Michael Fox

Michael FoxThe Office of the Vice President for Research and Innovation recognizes Michael Fox, an associate professor at the Virginia Tech Carilion Research Institute, for his work to understand how brain cells communicate.

Fox studies synapses, the specialized structures that allow brain cells called neurons to pass information through electro-chemical signals.

Even minor synaptic abnormalities caused by trauma or disease result in devastating neurological conditions. Fox works to understand how synapses are formed to better understand brain diseases and also to take the mystery out of the brain’s ability to process visual information.

For example, Fox and colleagues discovered that early during brain development, neurons from the brain’s cerebral cortex extend axons to the edge of the part of the brain dedicated to processing visual signals – but then stop. Instead of immediately making connections, the cortical neurons wait for two weeks while neurons from the retina connect to the brain.

The scientists discovered that the retinal neurons use a protein called aggrecan to slow the cortical neurons down long enough for them to mature. Understanding how aggrecan controls the formation of brain circuits could help scientists understand how to repair the injured brain or spinal cord after injury or disease.

In addition, Fox and his team examined how retinal ganglion cells – neurons that live in the retina and transmit visual information to the visual centers in the brain – develop in a mouse model.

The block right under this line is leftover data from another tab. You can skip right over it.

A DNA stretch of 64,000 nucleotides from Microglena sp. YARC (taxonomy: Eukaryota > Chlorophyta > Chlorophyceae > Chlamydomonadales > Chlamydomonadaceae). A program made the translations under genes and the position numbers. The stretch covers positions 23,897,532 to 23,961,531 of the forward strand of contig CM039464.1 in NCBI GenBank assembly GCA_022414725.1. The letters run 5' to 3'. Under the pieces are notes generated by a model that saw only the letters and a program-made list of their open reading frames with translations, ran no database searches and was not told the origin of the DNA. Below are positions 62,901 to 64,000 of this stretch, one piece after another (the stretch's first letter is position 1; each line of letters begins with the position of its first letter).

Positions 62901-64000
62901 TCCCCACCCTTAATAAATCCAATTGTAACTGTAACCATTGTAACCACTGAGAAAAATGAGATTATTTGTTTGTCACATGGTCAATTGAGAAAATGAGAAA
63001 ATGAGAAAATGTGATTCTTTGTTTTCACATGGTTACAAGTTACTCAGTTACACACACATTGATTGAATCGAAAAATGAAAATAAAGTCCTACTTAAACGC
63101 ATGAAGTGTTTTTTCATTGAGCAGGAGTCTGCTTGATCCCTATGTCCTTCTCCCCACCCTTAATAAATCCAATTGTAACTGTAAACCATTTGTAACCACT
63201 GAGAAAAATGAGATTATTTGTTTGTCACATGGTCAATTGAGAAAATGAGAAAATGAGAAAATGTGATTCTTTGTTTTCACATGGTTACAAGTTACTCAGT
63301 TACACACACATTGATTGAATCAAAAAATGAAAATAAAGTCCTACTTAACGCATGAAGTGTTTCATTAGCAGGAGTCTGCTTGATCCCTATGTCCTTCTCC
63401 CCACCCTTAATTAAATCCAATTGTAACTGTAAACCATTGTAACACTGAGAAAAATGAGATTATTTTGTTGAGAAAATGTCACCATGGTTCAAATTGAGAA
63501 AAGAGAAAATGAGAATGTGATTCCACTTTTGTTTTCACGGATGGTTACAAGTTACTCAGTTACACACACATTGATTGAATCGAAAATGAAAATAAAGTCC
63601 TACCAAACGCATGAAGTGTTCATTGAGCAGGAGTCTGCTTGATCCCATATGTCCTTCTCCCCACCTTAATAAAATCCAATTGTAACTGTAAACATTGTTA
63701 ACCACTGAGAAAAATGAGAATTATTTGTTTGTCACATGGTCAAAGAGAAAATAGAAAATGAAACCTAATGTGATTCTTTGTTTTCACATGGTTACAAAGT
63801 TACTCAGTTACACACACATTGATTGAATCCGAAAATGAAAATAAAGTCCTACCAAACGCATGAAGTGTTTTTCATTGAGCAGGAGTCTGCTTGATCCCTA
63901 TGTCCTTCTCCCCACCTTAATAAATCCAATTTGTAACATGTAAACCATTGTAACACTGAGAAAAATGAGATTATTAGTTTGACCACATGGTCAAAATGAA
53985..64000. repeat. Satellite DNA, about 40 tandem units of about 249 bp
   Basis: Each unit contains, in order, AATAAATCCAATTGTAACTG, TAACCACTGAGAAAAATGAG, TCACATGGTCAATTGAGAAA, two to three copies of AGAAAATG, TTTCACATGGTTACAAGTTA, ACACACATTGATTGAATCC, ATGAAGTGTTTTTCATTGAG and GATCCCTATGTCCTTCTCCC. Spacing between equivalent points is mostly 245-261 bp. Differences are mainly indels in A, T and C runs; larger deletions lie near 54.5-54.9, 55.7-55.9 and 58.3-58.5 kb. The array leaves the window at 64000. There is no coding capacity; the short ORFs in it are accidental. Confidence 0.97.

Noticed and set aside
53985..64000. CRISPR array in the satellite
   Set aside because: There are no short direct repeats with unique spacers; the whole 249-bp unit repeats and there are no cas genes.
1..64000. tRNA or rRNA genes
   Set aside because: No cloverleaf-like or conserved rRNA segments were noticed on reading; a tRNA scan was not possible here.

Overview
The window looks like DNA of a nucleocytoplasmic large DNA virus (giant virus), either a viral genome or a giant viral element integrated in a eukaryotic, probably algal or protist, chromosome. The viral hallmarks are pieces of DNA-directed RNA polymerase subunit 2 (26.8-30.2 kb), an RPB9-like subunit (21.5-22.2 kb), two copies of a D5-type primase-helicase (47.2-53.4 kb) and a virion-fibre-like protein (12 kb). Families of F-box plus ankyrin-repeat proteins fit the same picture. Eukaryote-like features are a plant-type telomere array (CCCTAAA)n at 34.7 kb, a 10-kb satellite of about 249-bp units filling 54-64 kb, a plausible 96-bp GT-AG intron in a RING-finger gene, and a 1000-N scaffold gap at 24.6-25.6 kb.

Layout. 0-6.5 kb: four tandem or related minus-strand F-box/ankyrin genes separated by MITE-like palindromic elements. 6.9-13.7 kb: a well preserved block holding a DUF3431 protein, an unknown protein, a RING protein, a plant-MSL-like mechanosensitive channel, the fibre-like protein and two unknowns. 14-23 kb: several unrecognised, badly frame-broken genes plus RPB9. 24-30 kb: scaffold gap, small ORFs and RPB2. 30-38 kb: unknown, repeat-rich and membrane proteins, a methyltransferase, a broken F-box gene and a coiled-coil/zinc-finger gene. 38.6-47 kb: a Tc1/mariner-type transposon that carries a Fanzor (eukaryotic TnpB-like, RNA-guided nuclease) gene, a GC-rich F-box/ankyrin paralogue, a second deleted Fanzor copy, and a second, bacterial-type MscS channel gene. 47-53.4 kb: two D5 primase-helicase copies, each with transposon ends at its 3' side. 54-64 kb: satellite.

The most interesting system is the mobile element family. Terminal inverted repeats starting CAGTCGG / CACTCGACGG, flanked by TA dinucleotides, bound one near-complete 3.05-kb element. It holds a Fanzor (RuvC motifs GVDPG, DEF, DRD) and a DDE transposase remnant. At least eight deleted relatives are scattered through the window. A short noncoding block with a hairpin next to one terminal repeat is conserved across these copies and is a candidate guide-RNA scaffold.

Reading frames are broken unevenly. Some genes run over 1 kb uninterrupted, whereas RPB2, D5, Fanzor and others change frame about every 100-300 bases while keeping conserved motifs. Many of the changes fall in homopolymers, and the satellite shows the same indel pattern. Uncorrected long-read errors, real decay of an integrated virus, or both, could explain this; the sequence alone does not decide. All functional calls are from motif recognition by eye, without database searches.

The theory of several terminals blossoming from the same retinal ganglion cell had not been proved, though, so the scientists decided to follow the terminals to their roots.

The scientists tagged the terminals with proteins that fluoresce different colors. The researchers thought one color, representing the single source of the many terminals, would dominate in the clusters. Instead, several different colors appeared together, intertwined but distinct—a “brainbow.”

The study contradicts some long-held notions about neural “pruning,” and the researchers are continuing their studies.

Fox was recently named a 2015 NARSAD Independent Investigator by the Brain & Behavior Research Foundation, which comes with a two-year grant. The foundation aims to recognize and support the work of the brightest and best minds in brain research.

Fox has served as the president of the Central Virginia Chapter of the Society for Neuroscience and has received the Marian Kies award and the Jordi Folch-Pi Award, both from the American Society for Neurochemistry.

In addition to being an associate professor with the Virginia Tech Carilion Research Institute, Fox is an associate professor of biological sciences in the College of Science, an associate professor of health sciences, and an associate professor of pediatrics of the Virginia Tech Carilion School of Medicine.

Fox completed a postdoctoral fellowship at Harvard University and received his doctoral degree from Virginia Commonwealth University.

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